In May 1864, Mark Twain published an article in the newspaper to show off his sarcastic ability, which aroused the dissatisfaction of a journalist in Nevada. Mark Twain wanted to compete with him, but later maybe he was afraid of violating the local anti-duel ban, so he escaped. He went to San Francisco and found a job as a reporter there, but soon lost interest and was finally fired. In the same year, Mark Twain paid a bond for a friend who was arrested in a bar fight, but the person escaped. Mark Twain was unable to repay the debt and decided to leave San Francisco temporarily. He planned to go to the western mining area, and went to his friends in Tuolumne County, California, who lived in a mining cabin in the Jackass Mountain area. During the gold rush in 1849, gold prospectors in Jackass Mountain were in an endless stream, but when Mark Twain left, there were only a few miners left. Once, in the tavern at Angel Camp in Calaveras, the neighboring county, Mark Twain heard a story about a jumping frog competition. In February 1865, when Mark Twain returned to San Francisco, he received a letter from a New York writer friend asking Mark Twain to contribute a story to the book he planned. Mark Twain decided to adapt the story of the jumping frog, but when he finished it, his friend’s book had been published. However, the publisher sent “Jim Smiley and His Leapfrog” to the Saturday Press in New York, which published the article on November 18, 1865. The humorous story caused a huge response among readers, and began to be reprinted nationwide, and was finally named “The Famous Leaping Frog in Calaveras County”.
6. Huckleberry Finn’s prototype
”The Adventures of Huckleberry Finn” is set in the southern region before the Civil War. The protagonist Huckleberry Finn is a maverick teenager. The novel tells of him and his escaped slave Jim. The story of drifting on the Mississippi River. As early as in Mark Twain’s 1876 novel “The Adventures of Tom Sawyer”, Huck made his debut as Tom Sawyer’s little partner. Huck’s prototype was a boy named Tom Blankenship, who was four years older than Mark Twain and grew up in Hannibal. Blankenship was from a poor family, and his father was an ordinary worker and a well-known old alcoholic. As Mark Twain said in his autobiography: “The character of Huckleberry Finn is based entirely on Blankenship. He is uneducated, has no food, and can’t wear warm clothes, but He has a very kind heart, which is not available in other boys.” No one knows what happened to Blankenship. It is said that he became a sheriff in Montana, but there are other information that he was in jail for theft. Or die of cholera.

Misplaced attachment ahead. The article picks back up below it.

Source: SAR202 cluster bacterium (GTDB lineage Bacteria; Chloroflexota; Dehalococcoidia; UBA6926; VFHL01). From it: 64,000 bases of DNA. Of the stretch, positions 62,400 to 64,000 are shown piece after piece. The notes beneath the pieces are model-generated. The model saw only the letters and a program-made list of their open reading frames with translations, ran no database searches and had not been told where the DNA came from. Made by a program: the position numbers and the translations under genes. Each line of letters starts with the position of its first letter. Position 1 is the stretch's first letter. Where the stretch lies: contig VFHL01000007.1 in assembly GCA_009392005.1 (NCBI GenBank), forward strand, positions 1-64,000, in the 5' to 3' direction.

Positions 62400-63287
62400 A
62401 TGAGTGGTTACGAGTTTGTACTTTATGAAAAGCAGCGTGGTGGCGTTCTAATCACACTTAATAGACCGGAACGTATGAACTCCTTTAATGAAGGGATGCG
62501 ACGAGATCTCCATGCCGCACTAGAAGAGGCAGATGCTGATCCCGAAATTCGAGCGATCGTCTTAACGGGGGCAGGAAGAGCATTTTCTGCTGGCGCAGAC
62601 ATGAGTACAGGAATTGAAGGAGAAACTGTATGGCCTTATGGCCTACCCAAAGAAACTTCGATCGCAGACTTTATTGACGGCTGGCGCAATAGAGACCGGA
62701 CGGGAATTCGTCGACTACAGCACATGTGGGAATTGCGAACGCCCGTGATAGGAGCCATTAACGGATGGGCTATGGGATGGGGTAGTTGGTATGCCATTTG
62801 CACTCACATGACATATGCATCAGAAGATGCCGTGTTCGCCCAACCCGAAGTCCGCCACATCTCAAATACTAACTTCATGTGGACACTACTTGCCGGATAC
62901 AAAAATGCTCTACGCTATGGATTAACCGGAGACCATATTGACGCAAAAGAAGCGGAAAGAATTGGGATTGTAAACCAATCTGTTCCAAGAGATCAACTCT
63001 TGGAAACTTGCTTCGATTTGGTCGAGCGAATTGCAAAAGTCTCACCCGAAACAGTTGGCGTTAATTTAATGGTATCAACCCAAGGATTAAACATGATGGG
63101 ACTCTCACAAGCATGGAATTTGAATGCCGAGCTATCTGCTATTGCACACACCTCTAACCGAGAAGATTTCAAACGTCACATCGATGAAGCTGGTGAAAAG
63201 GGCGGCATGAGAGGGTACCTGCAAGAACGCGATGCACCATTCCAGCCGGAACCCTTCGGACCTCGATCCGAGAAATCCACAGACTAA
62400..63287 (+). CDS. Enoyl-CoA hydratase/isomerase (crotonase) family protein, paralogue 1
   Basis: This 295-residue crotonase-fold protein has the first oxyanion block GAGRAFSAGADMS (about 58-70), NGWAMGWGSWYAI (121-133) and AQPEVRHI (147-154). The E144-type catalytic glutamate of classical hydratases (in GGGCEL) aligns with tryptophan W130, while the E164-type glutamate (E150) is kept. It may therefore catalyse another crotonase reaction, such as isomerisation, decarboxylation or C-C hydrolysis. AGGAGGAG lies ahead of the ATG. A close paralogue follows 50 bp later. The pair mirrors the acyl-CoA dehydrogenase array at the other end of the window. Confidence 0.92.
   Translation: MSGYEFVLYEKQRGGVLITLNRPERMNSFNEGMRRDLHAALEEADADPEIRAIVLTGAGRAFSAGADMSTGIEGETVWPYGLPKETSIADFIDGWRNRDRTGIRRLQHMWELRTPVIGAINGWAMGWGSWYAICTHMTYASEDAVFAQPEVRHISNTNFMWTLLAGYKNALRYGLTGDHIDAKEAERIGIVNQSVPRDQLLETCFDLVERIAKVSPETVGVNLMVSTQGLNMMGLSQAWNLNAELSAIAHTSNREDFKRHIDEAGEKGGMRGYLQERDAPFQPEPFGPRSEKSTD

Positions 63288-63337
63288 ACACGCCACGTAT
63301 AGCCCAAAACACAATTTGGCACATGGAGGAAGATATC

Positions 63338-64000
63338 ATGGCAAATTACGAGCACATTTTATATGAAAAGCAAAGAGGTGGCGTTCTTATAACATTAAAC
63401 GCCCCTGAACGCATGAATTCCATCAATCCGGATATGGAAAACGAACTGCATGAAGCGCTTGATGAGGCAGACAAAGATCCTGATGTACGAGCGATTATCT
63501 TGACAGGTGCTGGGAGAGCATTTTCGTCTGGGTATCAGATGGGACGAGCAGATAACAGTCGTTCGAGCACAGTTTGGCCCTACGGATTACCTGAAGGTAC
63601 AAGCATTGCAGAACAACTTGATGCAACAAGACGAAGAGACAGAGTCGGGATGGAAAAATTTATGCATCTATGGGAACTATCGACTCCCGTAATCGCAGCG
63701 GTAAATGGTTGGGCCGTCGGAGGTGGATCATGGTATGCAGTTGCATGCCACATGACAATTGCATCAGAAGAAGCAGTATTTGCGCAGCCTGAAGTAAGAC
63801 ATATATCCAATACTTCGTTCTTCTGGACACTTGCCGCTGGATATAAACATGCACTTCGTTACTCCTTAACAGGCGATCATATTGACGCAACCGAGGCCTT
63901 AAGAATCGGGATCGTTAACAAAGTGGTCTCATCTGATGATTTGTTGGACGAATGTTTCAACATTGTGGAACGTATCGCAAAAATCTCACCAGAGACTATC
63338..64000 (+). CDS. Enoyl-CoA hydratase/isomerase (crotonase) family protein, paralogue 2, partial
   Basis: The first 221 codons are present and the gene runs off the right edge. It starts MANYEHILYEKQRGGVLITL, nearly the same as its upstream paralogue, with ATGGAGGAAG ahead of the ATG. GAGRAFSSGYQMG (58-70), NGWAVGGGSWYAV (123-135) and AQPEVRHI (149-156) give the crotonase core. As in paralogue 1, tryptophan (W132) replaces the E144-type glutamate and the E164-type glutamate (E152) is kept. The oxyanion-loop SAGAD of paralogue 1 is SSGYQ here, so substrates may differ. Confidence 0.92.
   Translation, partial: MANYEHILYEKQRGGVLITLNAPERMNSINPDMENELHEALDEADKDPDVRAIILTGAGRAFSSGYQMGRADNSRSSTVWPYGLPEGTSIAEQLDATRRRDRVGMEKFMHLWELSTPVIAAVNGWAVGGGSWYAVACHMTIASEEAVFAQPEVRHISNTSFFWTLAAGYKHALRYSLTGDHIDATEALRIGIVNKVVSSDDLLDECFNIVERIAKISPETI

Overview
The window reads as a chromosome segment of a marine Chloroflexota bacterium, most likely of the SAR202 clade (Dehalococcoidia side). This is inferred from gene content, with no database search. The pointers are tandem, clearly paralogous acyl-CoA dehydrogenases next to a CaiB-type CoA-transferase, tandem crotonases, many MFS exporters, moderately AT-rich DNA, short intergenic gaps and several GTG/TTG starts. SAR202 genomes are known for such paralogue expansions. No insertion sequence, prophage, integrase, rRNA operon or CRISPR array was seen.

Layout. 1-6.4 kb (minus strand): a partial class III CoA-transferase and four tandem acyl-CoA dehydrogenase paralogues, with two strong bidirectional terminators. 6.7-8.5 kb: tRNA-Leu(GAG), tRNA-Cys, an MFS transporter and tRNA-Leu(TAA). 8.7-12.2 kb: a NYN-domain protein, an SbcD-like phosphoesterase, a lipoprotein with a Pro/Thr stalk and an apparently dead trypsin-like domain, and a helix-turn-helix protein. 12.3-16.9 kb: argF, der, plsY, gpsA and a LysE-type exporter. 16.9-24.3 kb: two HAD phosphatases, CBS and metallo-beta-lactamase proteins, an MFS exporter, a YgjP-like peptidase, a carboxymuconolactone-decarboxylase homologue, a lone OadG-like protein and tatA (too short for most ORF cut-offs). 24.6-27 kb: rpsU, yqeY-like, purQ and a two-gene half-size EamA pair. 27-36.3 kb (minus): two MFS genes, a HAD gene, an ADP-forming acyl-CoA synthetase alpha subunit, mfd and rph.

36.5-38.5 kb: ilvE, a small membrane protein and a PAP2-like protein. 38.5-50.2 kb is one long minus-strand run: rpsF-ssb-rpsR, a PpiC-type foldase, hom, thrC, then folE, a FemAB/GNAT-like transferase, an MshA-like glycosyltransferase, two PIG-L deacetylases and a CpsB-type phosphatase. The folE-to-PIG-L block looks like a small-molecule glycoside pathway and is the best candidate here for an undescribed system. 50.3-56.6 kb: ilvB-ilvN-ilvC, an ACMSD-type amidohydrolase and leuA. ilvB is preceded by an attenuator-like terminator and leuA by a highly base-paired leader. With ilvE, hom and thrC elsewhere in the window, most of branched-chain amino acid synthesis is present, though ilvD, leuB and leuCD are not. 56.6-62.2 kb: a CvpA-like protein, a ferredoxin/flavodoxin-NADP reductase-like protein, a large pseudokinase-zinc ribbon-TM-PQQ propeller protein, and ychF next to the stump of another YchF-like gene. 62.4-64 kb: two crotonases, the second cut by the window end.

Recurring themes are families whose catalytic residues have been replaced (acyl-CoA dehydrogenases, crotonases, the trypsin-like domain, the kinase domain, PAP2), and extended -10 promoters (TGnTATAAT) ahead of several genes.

Needless to say, “The Adventures of Huckleberry Finn” has been controversial since its publication. In 1885, it was published in the United States for only one month before being removed from the shelves of the Concord Library in Massachusetts, citing its so-called vulgar language and low moral tone. In the mid-20th century, critics accused the book of promoting racism, and in the following decades, some schools even removed it from the reading list. However, many scholars have rectified the name of this book, thinking it is a critique of racism.
7. The road to business with repeated failures
After becoming a famous writer, Mark Twain made a lot of useless investments and ended in bankruptcy. Speaking of those failed investments, the automatic typesetting machine is definitely one. The typesetting machine cost him a huge sum of about 200,000 U.S. dollars, and in the United States in 1890, most households earned less than 1,200 U.S. dollars a year. Later, when Alexander Graham Bell invited Mark Twain to invest in the phone, it was rumored that he had rejected the great inventor. Mark Twain himself has many inventions. The best-selling one is self-adhesive scrapbooks, and the elastics of pants are no one.
Since 1874, the Mark Twain family has lived in Hartford Manor, which has 25 rooms. In 1891, they were overwhelmed by their lives and moved to Europe where daily expenses were relatively cheap. In addition, Mark Twain also hopes that changing the environment will benefit his wife’s health. In 1894, the publishing company he had founded for ten years went bankrupt, and Mark Twain declared bankruptcy. In order to make money to pay off his debts, he began to give lecture tours around the world, and finally paid off all the debts a few years later.
8. All direct descendants have passed away
In 1870, Mark Twain married Olivia Langdon, and his wife Olivia grew up in an abolitionist family in Elmira, New York. In 1867, when Mark Twain took the Quaker City to Europe and the Holy Land Jerusalem, he met Olivia’s younger brother on the ship, and thus met his wife Olivia. (About this journey, Mark Twain described it in his 1869 best-selling travel collection “A Fool’s Traveling Abroad”.) Mark Twain had four children, and a son died when he was a toddler. Now, his two daughters also left him when they were in their 20s. His wife Olivia died in 1904 at the age of 58. Six years later, Mark Twain’s condition worsened and died on April 21 at his home in Redding, Connecticut. This great literary master had a rough life at the age of 74. In 1962, Mark Twain’s last daughter, Clara, also passed away at the age of 88. Since Clara’s child, Nina Gabrilovich, had never given birth, after her death in 1966, Mark Twain had no direct descendants.